Syria war: Russia rejects Turkey's calls for Idlib truce

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Media caption,
The war in Syria could be about to enter its final stage

Russian President Vladimir Putin has rejected Turkey's calls for a truce to prevent a "bloodbath" in north Syria.

At a trilateral meeting with Iran and Turkey, Mr Putin said Russia would continue its fight against "terrorists" in Idlib province.

Idlib is the Syrian opposition's last major stronghold, with almost three million residents.

Syrian military forces, backed by Russia and Iran, are poised to launch a major offensive there soon.

The three-way meeting in Tehran had been seen by many as a final chance to prevent a large-scale battle in Idlib.

Syria has been in a civil war since 2011, after a peaceful uprising against President Bashar al-Assad turned into a conflict that has killed more than 350,000 people.

Why are these countries involved?

Iran, Russia and Turkey have played central roles in the Syrian conflict.

Turkey - which has long backed some rebel groups - fears an all-out assault will trigger another major refugee crisis on its southern border.

Turkish President Recep Tayyip Erdogan told his Russian and Iranian counterparts: "We don't want Idlib to turn into a bloodbath."

"Any attack on Idlib would result in a catastrophe. Any fight against terrorists requires methods based on time and patience."

Image source, Reuters
Image caption,
Improvised gas masks are being tried out in Idlib ahead of the expected offensive

However, Russia and Iran are allied to Syria's President Assad, and say jihadist groups in Idlib must be wiped out.

Russian air strikes, and thousands of fighters backed by Iran, have helped the Syrian military attack rebel areas.

At Friday's meeting, Iran's President Hassan Rouhani argued that "fighting terrorism in Idlib is an unavoidable part of the mission of restoring peace and stability to Syria".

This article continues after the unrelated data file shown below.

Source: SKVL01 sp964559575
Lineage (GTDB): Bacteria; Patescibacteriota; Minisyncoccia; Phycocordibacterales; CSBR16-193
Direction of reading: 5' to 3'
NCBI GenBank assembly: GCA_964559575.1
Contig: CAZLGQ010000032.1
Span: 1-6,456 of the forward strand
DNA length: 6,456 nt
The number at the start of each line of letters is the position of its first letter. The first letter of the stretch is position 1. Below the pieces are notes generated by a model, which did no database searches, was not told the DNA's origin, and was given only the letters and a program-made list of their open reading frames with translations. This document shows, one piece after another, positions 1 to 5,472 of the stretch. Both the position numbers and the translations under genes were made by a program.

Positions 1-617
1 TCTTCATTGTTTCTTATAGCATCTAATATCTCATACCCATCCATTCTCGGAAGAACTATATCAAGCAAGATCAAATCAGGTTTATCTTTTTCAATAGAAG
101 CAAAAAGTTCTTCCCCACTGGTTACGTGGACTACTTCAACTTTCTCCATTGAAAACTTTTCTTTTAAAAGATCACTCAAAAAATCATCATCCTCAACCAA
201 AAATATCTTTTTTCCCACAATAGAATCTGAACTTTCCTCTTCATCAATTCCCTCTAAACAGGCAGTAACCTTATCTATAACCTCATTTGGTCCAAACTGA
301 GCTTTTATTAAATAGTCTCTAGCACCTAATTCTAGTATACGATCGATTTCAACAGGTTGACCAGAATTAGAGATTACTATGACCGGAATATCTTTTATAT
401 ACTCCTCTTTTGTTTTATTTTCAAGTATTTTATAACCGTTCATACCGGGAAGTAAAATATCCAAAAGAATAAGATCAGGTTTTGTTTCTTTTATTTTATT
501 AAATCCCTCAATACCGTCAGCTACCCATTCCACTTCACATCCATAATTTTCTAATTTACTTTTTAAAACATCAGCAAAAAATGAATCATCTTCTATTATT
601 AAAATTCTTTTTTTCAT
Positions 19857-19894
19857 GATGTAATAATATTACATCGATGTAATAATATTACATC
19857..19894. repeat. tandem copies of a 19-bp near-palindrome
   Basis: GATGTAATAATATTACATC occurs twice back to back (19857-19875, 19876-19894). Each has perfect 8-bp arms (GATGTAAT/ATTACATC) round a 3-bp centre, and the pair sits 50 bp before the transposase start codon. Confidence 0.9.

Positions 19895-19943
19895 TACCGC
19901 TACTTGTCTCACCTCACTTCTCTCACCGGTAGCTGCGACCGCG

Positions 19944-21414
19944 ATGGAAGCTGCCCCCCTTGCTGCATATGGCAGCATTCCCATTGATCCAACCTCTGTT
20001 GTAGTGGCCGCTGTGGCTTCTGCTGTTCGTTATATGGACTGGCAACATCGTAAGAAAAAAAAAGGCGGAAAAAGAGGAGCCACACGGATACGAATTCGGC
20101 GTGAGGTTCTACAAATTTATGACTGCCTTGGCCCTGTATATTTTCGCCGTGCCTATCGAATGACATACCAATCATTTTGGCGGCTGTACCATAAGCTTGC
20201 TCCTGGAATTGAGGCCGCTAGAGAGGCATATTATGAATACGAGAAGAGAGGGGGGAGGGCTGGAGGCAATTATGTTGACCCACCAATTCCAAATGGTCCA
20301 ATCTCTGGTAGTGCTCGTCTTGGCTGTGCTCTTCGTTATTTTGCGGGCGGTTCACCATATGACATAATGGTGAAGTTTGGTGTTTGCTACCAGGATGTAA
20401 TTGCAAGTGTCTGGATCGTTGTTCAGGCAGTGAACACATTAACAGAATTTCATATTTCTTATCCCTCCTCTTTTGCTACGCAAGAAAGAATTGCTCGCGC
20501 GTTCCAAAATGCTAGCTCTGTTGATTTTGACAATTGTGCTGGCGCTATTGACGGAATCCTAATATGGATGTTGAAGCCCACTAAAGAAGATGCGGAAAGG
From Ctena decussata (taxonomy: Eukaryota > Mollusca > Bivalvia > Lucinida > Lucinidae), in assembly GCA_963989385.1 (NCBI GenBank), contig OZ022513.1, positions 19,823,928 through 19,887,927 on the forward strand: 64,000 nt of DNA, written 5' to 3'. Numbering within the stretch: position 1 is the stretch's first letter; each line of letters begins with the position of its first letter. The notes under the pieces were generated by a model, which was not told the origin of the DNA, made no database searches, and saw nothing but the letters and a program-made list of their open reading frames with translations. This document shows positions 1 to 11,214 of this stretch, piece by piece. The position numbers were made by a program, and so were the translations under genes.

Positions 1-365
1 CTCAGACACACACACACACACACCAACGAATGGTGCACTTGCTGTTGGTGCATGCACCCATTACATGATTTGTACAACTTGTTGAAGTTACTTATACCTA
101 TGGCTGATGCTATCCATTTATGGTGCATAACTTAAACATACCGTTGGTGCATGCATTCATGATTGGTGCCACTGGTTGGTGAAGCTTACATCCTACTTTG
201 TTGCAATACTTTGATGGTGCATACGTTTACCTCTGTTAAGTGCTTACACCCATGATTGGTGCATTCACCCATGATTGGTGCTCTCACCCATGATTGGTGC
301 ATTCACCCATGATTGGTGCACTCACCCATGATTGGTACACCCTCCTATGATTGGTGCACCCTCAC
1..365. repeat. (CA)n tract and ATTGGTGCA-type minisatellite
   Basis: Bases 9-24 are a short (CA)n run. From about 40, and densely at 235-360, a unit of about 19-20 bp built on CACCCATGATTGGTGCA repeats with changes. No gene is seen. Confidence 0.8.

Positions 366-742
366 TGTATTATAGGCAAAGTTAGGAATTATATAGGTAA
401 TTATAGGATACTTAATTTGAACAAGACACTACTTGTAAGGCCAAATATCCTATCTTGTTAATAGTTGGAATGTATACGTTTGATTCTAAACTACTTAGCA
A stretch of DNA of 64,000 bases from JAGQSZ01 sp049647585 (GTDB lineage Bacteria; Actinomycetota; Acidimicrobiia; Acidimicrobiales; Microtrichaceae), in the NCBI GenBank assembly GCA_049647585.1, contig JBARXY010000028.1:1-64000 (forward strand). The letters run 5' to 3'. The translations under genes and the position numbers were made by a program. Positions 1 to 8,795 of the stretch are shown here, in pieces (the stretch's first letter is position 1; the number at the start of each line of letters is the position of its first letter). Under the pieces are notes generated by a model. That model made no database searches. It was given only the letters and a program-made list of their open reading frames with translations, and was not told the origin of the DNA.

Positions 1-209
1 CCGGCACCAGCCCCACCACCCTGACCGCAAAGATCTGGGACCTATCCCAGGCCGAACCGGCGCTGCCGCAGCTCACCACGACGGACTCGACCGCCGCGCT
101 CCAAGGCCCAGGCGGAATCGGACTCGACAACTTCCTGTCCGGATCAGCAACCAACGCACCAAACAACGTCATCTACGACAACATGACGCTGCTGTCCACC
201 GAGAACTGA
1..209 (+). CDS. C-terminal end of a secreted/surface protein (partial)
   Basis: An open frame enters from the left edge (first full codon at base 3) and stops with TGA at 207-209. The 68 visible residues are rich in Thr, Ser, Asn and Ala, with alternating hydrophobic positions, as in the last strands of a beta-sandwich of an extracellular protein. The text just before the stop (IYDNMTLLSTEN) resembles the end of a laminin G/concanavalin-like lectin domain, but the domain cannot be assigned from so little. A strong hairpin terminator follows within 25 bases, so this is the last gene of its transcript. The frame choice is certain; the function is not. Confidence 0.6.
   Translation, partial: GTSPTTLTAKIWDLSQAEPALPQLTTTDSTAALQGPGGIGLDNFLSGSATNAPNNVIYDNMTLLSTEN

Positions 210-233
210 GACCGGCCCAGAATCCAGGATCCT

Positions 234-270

Meanwhile Mr Putin said "the legitimate Syrian government has a right and must eventually take control of its entire national territory".

Why is Idlib so important?

The province is the last major stronghold of the rebel and jihadist groups which have been trying to overthrow Mr Assad for the past seven years.

Image source, AFP
Image caption,
The population of Idlib has been swollen by refugees from other parts of Syria

It straddles major highways across Syria - and if it is retaken by the government, would leave the rebels with just a few isolated pockets of territory across the country.

The province is not controlled by a single group, but rather by a number of rival factions, including a jihadist alliance linked to al-Qaeda, and a rival National Liberation Front which is backed by Turkey.

Up to 30,000 rebel and jihadist fighters are believed to be in Idlib.

But the vast majority of Idlib's residents are civilians. The UN says the region is home to some 2.9 million people, including a million children.

More than half of the civilians have already been displaced at least once from elsewhere in Syria and have nowhere left to go.

Why is concern growing?

The UN fears a large-scale offensive in Idlib will lead to a humanitarian disaster.

Without a political solution in Syria, "we will see this war reach new levels of horrors", the UN special envoy on Syria, Staffan de Mistura, said.

Meanwhile, the new US envoy for Syria, Jim Jeffrey, said the anticipated conflict would be a "reckless escalation", and that "there is lots of evidence that chemical weapons are being prepared."

Image source, AFP
Image caption,
Protesters in Idlib demonstrated against the Syrian government and Russia on Friday

He did not give details of the evidence he was referring to.

Mr Jeffrey said a "major diplomatic initiative" was now needed, and there was "a new commitment" by President Donald Trump to remain involved in Syria until the Islamic State group (IS) was defeated and Iranian fighters left the country.

Mr Jeffrey said President Assad had "no future as a ruler" in Syria, but it was not Washington's job to oust him. He said the US would work with Russia on a political transition.

What do we know of chemical weapons use?

The Syrian government has denied ever using chemical weapons.

However, experts from the UN and the Organisation for the Prohibition of Chemical Weapons (OPCW) have said government forces were behind an attack involving the nerve agent Sarin on a rebel-held town in southern Idlib in April 2017 that killed more than 80 people.

The US state department warned on Monday that Washington would respond to any new chemical attacks by the Syrian government or its allies.

Media caption,
Abo Rabeea says he is still suffering from the suspected chemical weapons strike in Khan Sheikhoun

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